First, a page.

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 ¤  Abstract
 ¤ Introduction
 ¤ Patients And Methods
 ¤ Results
 ¤ Discussion
 ¤ Conclusion
 ¤  References
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 Table of Contents     
Year : 2022  |  Volume : 18  |  Issue : 1  |  Page : 111-117

Factors predicting perioperative outcomes in patients with myasthenia gravis or thymic neoplasms undergoing thymectomy by video-assisted thoracoscopic approach

1 Department of Surgical Oncology, All India Institute of Medical Sciences, Bhubaneswar, Odisha, India
2 Department of Neurology, All India Institute of Medical Sciences, Odisha, India
3 Department of Pathology and Lab Medicine, All India Institute of Medical Sciences, Bhubaneswar, Odisha, India
4 Department of Radiodiagnosis, All India Institute of Medical Sciences, Bhubaneswar, Odisha, India

Date of Submission12-Oct-2020
Date of Decision13-Jan-2021
Date of Acceptance18-Jan-2021
Date of Web Publication08-Oct-2021

Correspondence Address:
Madhabananda Kar
Department of Surgical Oncology, All India Institute of Medical Sciences, Sijua, Bhubaneswar - 751 019, Odisha
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Source of Support: None, Conflict of Interest: None

DOI: 10.4103/jmas.JMAS_261_20

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 ¤ Abstract 

Background: The purpose of this study was to identify the factors which predict the perioperative outcomes after video-assisted thoracoscopic surgery (VATS) thymectomy in patients with myasthenia gravis (MG) or thymic neoplasms
Patients and Methods: Data of consecutive patients who had undergone VATS thymectomy in our institution from August 2016 to April 2018 were collected retrospectively from a prospectively maintained database followed by prospective recruitment of patients who underwent VATS thymectomy from April 2018 to February 2020.
Results: A total of 31 patients were included. Females were more common (51.6%), and 29 patients (93.5%) had MG. The most common indication for thymectomy was the presence of both MG and thymoma (51.6%). Most MG patients had moderate disease (55.2%) or severe (24.1%) disease preoperatively. Mean operative time and blood loss were 196.9 ± 63.5 min and 122.5 ± 115.3 ml, respectively. Mean hospital stay was 7.9 ± 6.7 days. The rate of major and minor complications was 16.18% and 35.4%, respectively. Multivariate linear regression analysis established that MG symptoms >12 months, prolonged invasive ventilation (intubation ≥24 h), and complications were associated significantly with a prolonged hospital stay. Adjusting for outliers, pre-operative disease severity (MG Foundation of America class), and intubation ≥24 h were the only factors that had a significant impact on perioperative outcomes.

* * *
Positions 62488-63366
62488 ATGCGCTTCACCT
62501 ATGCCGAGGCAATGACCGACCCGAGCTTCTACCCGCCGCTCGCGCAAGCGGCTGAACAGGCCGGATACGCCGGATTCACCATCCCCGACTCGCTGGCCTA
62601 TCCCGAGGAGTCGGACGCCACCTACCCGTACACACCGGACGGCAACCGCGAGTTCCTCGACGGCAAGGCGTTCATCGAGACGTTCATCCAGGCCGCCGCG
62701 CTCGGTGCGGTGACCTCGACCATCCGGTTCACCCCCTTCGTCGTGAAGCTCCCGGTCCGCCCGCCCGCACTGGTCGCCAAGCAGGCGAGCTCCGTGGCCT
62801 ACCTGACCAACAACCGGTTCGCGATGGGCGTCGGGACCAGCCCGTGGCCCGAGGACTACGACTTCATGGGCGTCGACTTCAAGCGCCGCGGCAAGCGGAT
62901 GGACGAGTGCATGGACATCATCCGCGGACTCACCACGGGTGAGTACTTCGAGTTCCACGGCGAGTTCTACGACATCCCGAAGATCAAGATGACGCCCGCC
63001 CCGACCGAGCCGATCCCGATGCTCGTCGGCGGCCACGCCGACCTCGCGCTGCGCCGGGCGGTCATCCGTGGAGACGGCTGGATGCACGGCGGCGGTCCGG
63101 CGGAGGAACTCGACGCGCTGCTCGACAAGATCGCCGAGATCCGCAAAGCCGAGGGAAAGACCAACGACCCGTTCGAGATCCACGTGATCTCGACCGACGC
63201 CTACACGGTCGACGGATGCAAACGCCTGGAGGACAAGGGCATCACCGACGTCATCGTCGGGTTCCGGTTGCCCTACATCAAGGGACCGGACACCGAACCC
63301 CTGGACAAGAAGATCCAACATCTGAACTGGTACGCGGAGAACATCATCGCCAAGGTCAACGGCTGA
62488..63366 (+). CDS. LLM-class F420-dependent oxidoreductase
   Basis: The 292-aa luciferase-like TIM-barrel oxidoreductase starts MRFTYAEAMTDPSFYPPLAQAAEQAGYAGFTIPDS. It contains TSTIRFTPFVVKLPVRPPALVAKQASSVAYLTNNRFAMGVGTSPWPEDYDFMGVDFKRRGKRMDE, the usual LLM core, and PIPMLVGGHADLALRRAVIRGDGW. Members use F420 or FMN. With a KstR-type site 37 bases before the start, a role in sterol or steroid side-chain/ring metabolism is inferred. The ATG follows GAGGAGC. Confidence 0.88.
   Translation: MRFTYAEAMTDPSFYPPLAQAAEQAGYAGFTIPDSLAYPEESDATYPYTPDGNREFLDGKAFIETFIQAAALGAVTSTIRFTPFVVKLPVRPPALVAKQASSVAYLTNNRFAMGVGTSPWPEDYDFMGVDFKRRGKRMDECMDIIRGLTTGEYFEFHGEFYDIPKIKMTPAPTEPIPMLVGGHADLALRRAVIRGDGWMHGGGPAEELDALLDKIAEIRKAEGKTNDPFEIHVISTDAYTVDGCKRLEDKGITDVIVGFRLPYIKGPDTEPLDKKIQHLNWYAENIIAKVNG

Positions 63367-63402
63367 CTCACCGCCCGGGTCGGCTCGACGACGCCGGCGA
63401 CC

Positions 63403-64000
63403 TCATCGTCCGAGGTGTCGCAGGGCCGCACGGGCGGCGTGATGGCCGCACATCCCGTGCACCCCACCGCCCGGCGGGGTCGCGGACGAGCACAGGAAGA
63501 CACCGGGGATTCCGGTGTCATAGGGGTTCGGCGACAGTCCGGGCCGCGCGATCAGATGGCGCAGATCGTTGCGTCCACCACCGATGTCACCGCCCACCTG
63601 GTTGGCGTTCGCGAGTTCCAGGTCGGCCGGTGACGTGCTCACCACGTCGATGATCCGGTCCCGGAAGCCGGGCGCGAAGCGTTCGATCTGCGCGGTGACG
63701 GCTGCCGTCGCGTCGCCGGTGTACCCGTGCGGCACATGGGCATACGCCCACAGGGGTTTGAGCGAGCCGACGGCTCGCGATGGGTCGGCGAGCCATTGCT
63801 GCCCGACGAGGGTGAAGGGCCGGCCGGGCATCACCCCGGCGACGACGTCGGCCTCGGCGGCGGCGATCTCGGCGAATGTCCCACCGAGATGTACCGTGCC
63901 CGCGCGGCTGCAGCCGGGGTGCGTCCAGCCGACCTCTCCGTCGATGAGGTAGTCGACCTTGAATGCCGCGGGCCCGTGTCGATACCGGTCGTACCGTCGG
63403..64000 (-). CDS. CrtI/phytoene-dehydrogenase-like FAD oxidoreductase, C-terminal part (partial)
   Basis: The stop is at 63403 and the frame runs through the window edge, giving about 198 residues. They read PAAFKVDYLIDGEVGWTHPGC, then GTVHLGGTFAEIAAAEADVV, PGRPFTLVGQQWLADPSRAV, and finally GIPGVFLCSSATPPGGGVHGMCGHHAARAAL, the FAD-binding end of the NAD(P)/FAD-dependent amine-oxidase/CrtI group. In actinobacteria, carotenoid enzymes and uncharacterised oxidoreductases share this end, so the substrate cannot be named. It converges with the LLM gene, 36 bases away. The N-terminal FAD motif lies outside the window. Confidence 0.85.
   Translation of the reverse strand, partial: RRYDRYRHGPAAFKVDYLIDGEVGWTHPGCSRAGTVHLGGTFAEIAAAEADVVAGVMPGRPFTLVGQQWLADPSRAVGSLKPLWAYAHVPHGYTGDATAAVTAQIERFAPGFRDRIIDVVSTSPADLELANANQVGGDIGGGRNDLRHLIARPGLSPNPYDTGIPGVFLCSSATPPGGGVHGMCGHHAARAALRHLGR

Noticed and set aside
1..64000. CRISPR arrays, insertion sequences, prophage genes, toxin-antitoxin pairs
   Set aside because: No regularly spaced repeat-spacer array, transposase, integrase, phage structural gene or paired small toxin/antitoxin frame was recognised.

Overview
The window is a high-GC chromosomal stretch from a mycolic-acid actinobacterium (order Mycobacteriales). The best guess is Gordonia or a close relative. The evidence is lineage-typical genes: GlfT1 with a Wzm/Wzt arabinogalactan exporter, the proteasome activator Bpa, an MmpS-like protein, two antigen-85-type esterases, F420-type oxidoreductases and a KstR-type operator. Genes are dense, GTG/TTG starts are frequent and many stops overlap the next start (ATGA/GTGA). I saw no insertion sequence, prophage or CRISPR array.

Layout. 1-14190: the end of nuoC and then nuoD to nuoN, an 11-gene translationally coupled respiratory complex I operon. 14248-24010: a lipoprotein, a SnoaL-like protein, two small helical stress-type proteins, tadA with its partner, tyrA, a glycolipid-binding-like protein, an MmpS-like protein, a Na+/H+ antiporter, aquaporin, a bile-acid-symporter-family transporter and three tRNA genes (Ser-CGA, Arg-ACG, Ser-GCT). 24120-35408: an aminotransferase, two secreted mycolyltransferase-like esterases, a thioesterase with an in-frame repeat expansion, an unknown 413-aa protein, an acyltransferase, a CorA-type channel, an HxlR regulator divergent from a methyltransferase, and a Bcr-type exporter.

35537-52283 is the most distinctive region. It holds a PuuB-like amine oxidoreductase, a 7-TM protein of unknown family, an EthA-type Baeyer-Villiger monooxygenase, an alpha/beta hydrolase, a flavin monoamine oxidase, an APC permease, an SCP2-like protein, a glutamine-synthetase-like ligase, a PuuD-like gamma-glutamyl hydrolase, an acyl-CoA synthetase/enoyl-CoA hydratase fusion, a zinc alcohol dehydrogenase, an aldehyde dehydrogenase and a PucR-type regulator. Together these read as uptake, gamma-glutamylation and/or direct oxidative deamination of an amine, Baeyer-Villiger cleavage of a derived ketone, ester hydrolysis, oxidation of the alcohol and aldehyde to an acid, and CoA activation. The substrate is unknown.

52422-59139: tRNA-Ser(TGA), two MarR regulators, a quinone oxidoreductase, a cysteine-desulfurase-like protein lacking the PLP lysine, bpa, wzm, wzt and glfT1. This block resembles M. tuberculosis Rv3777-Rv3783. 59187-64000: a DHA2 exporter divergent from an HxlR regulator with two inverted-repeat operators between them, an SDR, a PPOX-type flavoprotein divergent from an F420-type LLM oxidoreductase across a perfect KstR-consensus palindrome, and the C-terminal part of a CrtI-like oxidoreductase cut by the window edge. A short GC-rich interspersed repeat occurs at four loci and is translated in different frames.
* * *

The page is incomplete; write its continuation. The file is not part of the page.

Conclusion: Pre-operative disease severity and post-operative invasive ventilation are strong determinants of perioperative outcomes. Pre-operative optimisation and early extubation protocols can further reduce morbidity in patients undergoing thymectomy by the VATS approach.

Keywords: Minimally invasive thymectomy, myasthenia gravis, video-assisted thoracoscopic surgery thymectomy, video-assisted thymectomy, videoscopic thymectomy

How to cite this article:
Vigneshwaran B, Bhoi SK, Sable MN, Muduly D, Sultania M, Jha M, Mohakud S, Kar M. Factors predicting perioperative outcomes in patients with myasthenia gravis or thymic neoplasms undergoing thymectomy by video-assisted thoracoscopic approach. J Min Access Surg 2022;18:111-7

How to cite this URL:
Vigneshwaran B, Bhoi SK, Sable MN, Muduly D, Sultania M, Jha M, Mohakud S, Kar M. Factors predicting perioperative outcomes in patients with myasthenia gravis or thymic neoplasms undergoing thymectomy by video-assisted thoracoscopic approach. J Min Access Surg [serial online] 2022 [cited 2022 Aug 17];18:111-7. Available from:

 ¤ Introduction Top

Myasthenia gravis (MG) is an autoimmune disorder characterised by antibodies (AchRAb) against the acetylcholine receptor. Thymic pathology has long been believed to be associated with the development of MG. Ever since Blalock et al.[1] reported a case series showing improvement in MG symptoms after Thymectomy, many surgeons have utilised Thymectomy to treat MG. Conclusive evidence of the role of Thymectomy in MG management is now available.[2],[3],[4],[5] Thymectomy is universally indicated in all cases of Thymoma because of its local invasiveness and also for the additional benefit of improvement of MG. However, evidence shows that MG patients with Thymoma do not respond to thymectomy than those without thymoma.